Japan Geoscience Union Meeting 2015

Presentation information

International Session (Oral)

Symbol B (Biogeosciences) » B-PT Paleontology

[B-PT03] Biocalcification and the Geochemistry of Proxies -Field ecology, Laboratory culture and Paleo

Tue. May 26, 2015 11:00 AM - 12:45 PM 104 (1F)

Convener:*Takashi Toyofuku(Japan Agency for Marine-Earth Science and Technology (JAMSTEC)), Hiroshi Kitazato(Institute of Biogeosciences (BioGeos),Japan Agency for Marine-Earth Science and Technology (JAMSTEC)), Jelle Bijma(Alfred-Wegener-Institut fur Polar- und Meeresforschung), Chair:Jelle Bijma(Alfred-Wegener-Institut fur Polar- und Meeresforschung)

12:09 PM - 12:24 PM

[BPT03-10] An experimental approach to understand trophic interaction of photosymbiosis in planktic foraminifers

*Haruka TAKAGI1, Katsunori KIMOTO2, Tetsuichi FUJIKI2, Hiromichi HIRANO3 (1.CSE Grad. School, Waseda University, 2.Japan Agency for Marine-Earth Science and Technology, 3.Dep. Earth Sciences, Sch. Education, Waseda University)

Keywords:planktic foraminifers, photosymbiosis, nutrients, FRRF, culture

Planktic foraminifers are marine heterotrophic protists. Of about 50 species of modern planktic foraminifers, about 10 species that especially dominate in warm and low-nutrient surface water harbor autotrophic algae as endosymbionts (photosymbiosis). It is generally considered that foraminifers benefit from photosynthates of symbionts, and in return, they provide nutritious environment for symbionts to live. At the same time, however, the host’s degree of dependence on symbionts is still enigmatic. This is because growth of the host primarily depends on food (prey) availability. In this context, a common assumption that photosymbiosis is an advantageous ecology for host foraminifers to live in oligotrophic oceans still has room to discuss. To understand trophic interaction between host and symbionts, we conducted culture experiments and analyzed vitality of host-symbiont consortia under controlled nutrient conditions.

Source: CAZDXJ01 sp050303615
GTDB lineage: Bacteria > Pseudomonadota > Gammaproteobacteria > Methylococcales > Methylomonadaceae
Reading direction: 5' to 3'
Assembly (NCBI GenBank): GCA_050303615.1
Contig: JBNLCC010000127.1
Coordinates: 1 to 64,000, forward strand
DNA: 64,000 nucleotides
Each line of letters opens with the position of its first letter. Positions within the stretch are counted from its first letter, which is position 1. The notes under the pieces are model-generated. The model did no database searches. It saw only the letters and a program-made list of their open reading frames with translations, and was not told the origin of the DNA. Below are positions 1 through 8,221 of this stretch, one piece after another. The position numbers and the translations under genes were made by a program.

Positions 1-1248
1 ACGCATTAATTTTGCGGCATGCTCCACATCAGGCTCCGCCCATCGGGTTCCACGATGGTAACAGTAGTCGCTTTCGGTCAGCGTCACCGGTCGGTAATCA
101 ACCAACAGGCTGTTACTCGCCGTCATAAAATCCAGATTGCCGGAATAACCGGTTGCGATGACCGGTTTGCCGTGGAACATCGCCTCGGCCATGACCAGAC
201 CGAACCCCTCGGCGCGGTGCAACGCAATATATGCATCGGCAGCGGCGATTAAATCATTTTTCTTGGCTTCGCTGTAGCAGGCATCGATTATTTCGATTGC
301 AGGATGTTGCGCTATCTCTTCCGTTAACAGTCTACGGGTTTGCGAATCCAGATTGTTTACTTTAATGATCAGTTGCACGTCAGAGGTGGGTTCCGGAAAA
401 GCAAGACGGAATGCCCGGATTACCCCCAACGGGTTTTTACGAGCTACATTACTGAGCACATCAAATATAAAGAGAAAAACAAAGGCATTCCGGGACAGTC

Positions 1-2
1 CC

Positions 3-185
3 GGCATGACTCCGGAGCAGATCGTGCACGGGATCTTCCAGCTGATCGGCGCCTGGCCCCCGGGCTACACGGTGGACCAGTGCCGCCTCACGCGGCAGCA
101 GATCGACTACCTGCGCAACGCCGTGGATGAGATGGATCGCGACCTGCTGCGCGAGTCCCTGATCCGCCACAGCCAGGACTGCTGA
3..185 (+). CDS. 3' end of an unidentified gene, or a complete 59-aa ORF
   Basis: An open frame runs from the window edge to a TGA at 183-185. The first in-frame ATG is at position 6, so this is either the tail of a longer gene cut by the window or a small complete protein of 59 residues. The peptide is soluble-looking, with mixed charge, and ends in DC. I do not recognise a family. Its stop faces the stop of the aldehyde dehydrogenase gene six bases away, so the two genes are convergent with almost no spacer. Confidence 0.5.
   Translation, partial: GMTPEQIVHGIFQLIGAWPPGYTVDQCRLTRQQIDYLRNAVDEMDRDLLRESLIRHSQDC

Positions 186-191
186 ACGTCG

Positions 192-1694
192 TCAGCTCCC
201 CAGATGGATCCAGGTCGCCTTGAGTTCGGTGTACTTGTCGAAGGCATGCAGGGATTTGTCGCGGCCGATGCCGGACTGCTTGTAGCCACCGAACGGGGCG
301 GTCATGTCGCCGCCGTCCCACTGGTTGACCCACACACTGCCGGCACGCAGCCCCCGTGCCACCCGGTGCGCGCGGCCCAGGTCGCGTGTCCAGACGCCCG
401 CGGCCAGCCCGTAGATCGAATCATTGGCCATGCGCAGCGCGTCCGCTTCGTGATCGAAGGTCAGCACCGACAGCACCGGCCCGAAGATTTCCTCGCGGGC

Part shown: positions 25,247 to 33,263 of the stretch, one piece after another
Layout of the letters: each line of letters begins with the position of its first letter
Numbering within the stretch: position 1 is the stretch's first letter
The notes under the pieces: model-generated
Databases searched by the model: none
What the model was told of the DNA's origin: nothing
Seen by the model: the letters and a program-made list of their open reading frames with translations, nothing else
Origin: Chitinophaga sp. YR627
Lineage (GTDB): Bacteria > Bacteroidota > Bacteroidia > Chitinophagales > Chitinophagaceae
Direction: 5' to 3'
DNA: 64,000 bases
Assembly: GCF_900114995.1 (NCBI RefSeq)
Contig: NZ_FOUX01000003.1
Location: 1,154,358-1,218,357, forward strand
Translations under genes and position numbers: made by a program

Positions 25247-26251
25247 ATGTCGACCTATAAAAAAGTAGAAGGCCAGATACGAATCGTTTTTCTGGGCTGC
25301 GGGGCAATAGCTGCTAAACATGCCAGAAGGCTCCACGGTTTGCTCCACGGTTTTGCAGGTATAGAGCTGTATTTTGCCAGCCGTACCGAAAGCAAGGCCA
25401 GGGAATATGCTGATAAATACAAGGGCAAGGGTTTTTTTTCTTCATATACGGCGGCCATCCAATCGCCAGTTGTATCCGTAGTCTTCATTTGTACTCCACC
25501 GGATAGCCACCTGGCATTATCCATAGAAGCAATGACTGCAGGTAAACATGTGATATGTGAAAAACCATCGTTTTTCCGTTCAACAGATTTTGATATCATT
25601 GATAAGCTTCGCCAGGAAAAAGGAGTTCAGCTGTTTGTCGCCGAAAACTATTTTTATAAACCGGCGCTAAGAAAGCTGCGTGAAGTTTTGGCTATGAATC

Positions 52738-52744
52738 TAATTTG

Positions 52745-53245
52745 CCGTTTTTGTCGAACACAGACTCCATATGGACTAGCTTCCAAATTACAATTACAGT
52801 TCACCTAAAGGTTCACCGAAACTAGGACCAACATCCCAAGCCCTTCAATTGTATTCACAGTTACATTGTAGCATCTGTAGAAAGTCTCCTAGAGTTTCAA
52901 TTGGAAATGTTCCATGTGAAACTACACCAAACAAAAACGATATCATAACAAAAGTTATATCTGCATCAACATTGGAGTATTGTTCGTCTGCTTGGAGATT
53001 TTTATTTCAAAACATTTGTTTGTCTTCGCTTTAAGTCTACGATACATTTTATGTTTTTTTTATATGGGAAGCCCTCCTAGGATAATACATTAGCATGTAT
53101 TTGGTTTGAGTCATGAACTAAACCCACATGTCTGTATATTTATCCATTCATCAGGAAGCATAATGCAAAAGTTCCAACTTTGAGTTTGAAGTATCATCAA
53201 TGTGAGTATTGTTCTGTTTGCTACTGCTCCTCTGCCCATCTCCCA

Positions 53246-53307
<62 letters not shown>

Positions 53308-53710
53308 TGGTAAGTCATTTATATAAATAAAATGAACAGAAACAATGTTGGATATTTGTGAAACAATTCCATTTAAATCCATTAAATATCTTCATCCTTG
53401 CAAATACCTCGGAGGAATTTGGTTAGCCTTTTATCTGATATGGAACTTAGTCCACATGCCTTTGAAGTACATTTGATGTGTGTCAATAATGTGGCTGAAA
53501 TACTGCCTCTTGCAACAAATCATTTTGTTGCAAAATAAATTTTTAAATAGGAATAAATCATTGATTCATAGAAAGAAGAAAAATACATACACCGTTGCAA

We cultured dinoflagellate-bearing species Globigerinoides sacculifer for two weeks. Assuming the two sources of nutrients for symbionts, i.e., from the host’s metabolites and from the ambient seawater, we controlled feeding regime (fed Artemia every other day or unfed) and nutrient concentration of culture media (0.22-μm filtered seawater [SW] or nutrients-added filtered seawater [NSW]). Four experimental groups are set; (a) fed and SW, (b) unfed and SW, (c) fed and NSW, and (d) unfed and NSW. Nutrient concentrations of SW and NSW were respectively 0.2 and 16 μmol L-1 of NO3+NO2 , and 0.07 and 1.0 μmol L-1 of PO4. Temperature was set to 26.5-27.5 ℃. Photosynthetic active radiation was set to 170-220 μmol quanta m-2 s-1, and its light/dark cycle was 14/10 hours. Test growth of the host, chlorophyll content, and photo-physiology of the symbionts were used as criteria of their vitality. We measured maximum test length of host foraminifers and chlorophyll fluorescence of individual host-symbiont consortium during the culture period almost every day. For fluorometric analysis, we used fast repetition rate (FRR) fluorometry. From FRR measurement, Fm (an index of chlorophyll content), and Fv/Fm (an index of potential photosynthetic activity) were obtained and analyzed for each individual consortium.
During the culture period, foraminifers grew and formed new chambers in the fed groups (a, c). On the contrary, specimens in the unfed groups (b, d) gradually decreased their cytoplasm volume, and in accordance with the decrease they often shed chambers one by one. The chlorophyll content, thus the biomass of symbionts per foraminifer, tended to increase in the fed groups (a, c), whereas it decreased or kept nearly constant in the unfed groups (b, d). Despite the apparent diminishment of the unfed groups, Fv/Fm was significantly higher in the unfed groups (b, d) than that in the fed groups (a, c). It indicates that symbionts in starved foraminifers photosynthesized more actively. Nutrient concentration in the culture media (SW or NSW) did not necessarily affect on Fv/Fm.
Considering the fact that foraminifers maintained their life and symbionts were capable of photosynthesis in starved condition, it can be said that foraminifers have survived only by photosynthates derived from the symbionts or digesting the symbionts themselves for about two weeks of the culture period. If this relationship is true in natural environment, photosymbiotic interaction should help foraminifers to survive for certain duration even if they cannot capture any prey. This should be an advantage for them to live in low-nutrient and well-lit environment.